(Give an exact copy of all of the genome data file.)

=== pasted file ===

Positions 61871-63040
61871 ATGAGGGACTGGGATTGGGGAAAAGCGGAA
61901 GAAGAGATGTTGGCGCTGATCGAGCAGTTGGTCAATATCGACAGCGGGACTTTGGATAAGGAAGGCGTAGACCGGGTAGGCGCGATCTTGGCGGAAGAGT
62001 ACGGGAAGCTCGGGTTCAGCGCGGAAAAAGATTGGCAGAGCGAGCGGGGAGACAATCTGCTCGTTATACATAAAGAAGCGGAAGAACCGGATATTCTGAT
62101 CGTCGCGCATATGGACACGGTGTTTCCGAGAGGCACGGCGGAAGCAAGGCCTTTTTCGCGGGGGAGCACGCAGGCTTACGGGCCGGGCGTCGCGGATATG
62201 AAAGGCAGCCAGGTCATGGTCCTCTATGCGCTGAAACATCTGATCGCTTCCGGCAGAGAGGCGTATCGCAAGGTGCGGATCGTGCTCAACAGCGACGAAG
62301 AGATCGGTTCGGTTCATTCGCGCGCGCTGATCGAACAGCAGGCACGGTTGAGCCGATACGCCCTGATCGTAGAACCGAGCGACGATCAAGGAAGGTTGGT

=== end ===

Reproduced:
Positions 61871-63040
61871 ATGAGGGACTGGGATTGGGGAAAAGCGGAA
61901 GAAGAGATGTTGGCGCTGATCGAGCAGTTGGTCAATATCGACAGCGGGACTTTGGATAAGGAAGGCGTAGACCGGGTAGGCGCGATCTTGGCGGAAGAGT
62001 ACGGGAAGCTCGGGTTCAGCGCGGAAAAAGATTGGCAGAGCGAGCGGGGAGACAATCTGCTCGTTATACATAAAGAAGCGGAAGAACCGGATATTCTGAT
62101 CGTCGCGCATATGGACACGGTGTTTCCGAGAGGCACGGCGGAAGCAAGGCCTTTTTCGCGGGGGAGCACGCAGGCTTACGGGCCGGGCGTCGCGGATATG
62201 AAAGGCAGCCAGGTCATGGTCCTCTATGCGCTGAAACATCTGATCGCTTCCGGCAGAGAGGCGTATCGCAAGGTGCGGATCGTGCTCAACAGCGACGAAG
62301 AGATCGGTTCGGTTCATTCGCGCGCGCTGATCGAACAGCAGGCACGGTTGAGCCGATACGCCCTGATCGTAGAACCGAGCGACGATCAAGGAAGGTTGGT